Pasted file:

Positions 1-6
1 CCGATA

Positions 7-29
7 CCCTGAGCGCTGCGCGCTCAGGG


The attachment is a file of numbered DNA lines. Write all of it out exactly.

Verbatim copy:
Positions 1-6
1 CCGATA

Positions 7-29
7 CCCTGAGCGCTGCGCGCTCAGGG